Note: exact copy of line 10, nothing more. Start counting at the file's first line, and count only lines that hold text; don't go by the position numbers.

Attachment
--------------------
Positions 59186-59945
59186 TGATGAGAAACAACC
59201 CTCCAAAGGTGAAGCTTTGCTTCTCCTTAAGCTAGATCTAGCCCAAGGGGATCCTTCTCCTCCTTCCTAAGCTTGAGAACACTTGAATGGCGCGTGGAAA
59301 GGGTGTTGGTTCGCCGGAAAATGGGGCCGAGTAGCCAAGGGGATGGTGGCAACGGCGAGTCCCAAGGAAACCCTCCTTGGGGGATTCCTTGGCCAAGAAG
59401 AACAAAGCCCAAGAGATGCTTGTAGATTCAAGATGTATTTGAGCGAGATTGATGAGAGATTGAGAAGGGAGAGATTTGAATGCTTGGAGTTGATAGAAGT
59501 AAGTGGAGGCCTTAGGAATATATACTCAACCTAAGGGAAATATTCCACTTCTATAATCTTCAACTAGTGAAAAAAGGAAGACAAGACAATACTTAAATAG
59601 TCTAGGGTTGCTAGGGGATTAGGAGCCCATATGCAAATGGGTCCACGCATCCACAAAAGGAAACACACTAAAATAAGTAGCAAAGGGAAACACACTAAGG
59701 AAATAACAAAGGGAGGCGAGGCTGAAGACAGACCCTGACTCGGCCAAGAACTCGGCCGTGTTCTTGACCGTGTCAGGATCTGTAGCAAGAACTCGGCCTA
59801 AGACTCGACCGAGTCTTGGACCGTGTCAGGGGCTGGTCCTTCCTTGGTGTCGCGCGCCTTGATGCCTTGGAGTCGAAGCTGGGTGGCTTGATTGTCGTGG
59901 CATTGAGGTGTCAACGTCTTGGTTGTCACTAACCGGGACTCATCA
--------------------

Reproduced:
59901 CATTGAGGTGTCAACGTCTTGGTTGTCACTAACCGGGACTCATCA